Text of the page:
Hello... I am trying to get a clear answer on white balance cards. In taking a test shot to set the white balance on my D90 (PRE), I shoot a 18% grey card under the existing lighting conditions. In doing some investigation I find photographers are shooting off a digital white balance card which is pretty much pure white. It seems that the 18% grey is used more for metering not for use as a base to set the white balance. Can anyone clarify this for me. Thanks, Ron
#1. "RE: Digital White Balance Cards or 18% Grey Cards" In response to Reply # 0 Fri 01-Jun-12 11:46 PM by elec164
The target needs to be spectrally neutral. Problem with some gray cards is that lower cost ones might not be spectrally neutral. That's not a problem when setting exposure, but can cause an errant per-WB setting.
For that matter any shade of gray can be used, as long as it is spectrally neutral.
#2. "RE: Digital White Balance Cards or 18% Grey Cards" In response to Reply # 1
Fountain Inn, US
This is a well discussed topic and there are as many opinions about it as there are photographers.
I will here offer mine.
The only time you will need scientifically perfect white balance is when you do that shoot for a paint company or fabric company who will demand EXACT matches to their pride and joy colors. Otherwise it's quite subjective on your part. What looks right to you.
Use anything white at the site. There is always something. I use napkins, a white tee shirt, a table cloth, anything white. Shoot a WB preset of the item then shoot away using that preset. IF you're at a wedding for instance that takes place in more than one room with differing lighting, create a preset in each room and save it, then remember to change it when you move from room to room. You do NOT need a spectrally, scientifically balanced, camera branded (and therefor expensive) product.
Better than that, simply use auto white balance, shoot everything in RAW, making sure to shoot something white in each environment, then in post processing, do a white balance grey-point adjustment on that photo in each group and do a batch process on all the rest. Then you don't have to deal with it at the shoot.
#3. "RE: Digital White Balance Cards or 18% Grey Cards" In response to Reply # 2 Thu 07-Jun-12 03:46 PM by elec164
>Use anything white at the site. There is always something. I >use napkins, a white tee shirt, a table cloth, anything white. > Shoot a WB preset of the item then shoot away using that >preset.
For the most part I would agree with you, except for one point.
Using anything white at hand is OK as long as OB’s (optical brighteners) are not present.
Some soap manufactures use OB’s to make your whites look whiter; and some paper manufactures use OB’s to make cheaper pulp that would normally look yellowish look white, and some white papers with a yellow tinge look even brighter.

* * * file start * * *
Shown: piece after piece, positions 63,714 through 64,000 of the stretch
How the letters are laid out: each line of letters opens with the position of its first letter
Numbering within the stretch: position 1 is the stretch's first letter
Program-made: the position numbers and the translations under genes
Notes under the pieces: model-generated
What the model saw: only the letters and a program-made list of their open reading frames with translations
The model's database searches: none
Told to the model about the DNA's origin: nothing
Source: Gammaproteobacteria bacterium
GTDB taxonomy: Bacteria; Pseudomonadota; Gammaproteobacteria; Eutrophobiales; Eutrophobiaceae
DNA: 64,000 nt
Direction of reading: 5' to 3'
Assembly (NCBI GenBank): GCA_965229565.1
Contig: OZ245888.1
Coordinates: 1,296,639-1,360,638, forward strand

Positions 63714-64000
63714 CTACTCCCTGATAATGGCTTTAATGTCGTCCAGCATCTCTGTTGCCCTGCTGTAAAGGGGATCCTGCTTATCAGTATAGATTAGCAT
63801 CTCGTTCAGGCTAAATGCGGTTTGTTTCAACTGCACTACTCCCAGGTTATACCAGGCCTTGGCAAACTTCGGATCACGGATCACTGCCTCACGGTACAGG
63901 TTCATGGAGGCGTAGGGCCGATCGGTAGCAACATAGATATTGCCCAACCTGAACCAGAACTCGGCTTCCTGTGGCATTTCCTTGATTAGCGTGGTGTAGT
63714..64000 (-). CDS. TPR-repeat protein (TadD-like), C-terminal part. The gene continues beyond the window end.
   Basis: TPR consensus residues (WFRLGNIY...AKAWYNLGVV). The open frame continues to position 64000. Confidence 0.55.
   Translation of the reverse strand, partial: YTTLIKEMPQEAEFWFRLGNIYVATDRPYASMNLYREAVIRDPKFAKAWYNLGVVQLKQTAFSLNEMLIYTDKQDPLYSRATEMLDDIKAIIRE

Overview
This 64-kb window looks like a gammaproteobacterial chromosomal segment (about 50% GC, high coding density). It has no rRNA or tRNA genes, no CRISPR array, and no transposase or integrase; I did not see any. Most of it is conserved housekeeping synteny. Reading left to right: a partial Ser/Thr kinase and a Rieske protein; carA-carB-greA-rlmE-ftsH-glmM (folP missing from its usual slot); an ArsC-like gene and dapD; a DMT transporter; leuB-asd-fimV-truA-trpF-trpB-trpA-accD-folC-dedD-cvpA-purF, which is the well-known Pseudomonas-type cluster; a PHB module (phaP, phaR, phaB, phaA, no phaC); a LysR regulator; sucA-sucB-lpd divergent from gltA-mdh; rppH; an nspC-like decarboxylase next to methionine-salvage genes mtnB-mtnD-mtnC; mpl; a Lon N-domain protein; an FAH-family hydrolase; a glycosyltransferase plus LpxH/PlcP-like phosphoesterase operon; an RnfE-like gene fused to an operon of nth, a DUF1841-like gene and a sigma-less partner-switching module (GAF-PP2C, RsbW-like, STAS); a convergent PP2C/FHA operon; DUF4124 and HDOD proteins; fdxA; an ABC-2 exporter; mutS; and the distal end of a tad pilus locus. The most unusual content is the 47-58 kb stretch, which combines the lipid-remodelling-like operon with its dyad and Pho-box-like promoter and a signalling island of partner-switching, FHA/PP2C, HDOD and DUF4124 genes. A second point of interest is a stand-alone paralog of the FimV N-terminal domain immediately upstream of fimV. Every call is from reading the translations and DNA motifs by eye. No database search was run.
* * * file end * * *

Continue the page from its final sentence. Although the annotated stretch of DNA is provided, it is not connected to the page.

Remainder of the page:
OB’s will give you an errant pre-WB setting. If you want something cheap that’s easy to carry around and give relatively good results, white coffee filters work well.
Actually if you wanted a good read on a comparison of different WB setting products, check out this article. The surprise of the group was a Melitta white coffee filter for $.01 compared to much more expensive commercially produced products.
#4. "RE: Digital White Balance Cards or 18% Grey Cards" In response to Reply # 3
Fountain Inn, US
>For the most part I would agree with you, except for one >point. > >Using anything white at hand is OK as long as OB’s (optical >brighteners) are not present.
Pete, just my personal opinion, but I think we have a tendency put WAY too much emphasis on these technical fine points. I think you'd be very hard pressed to find the difference in a photograph that used an "OB" enhancer in the table cloth, and one that was taken off an old well worn tee-shirt.
I would bet that most wedding or event photographers and even fashion photographers will tweak the finished white balance by eye to suit their own artistic tastes considerably more often than they will insist on perfect optical white in a specific photograph.
And you have to remember that a white object in an image is never just one shade of white. If it bends around an object, the shadow is a completely different color than the highlight so it is only the illusion white that we are looking for anyway.
My personal preference, and it is simply that, a preference is NOT to carry a lot of extra stuff in my bag, even if it's a .01 cent coffee filter. There is ALWAYS something white enough in the image to get a white balance reading from. Ive even used the whites of eyes in post to get a greypoint reading, then tweak the final balance to my own taste.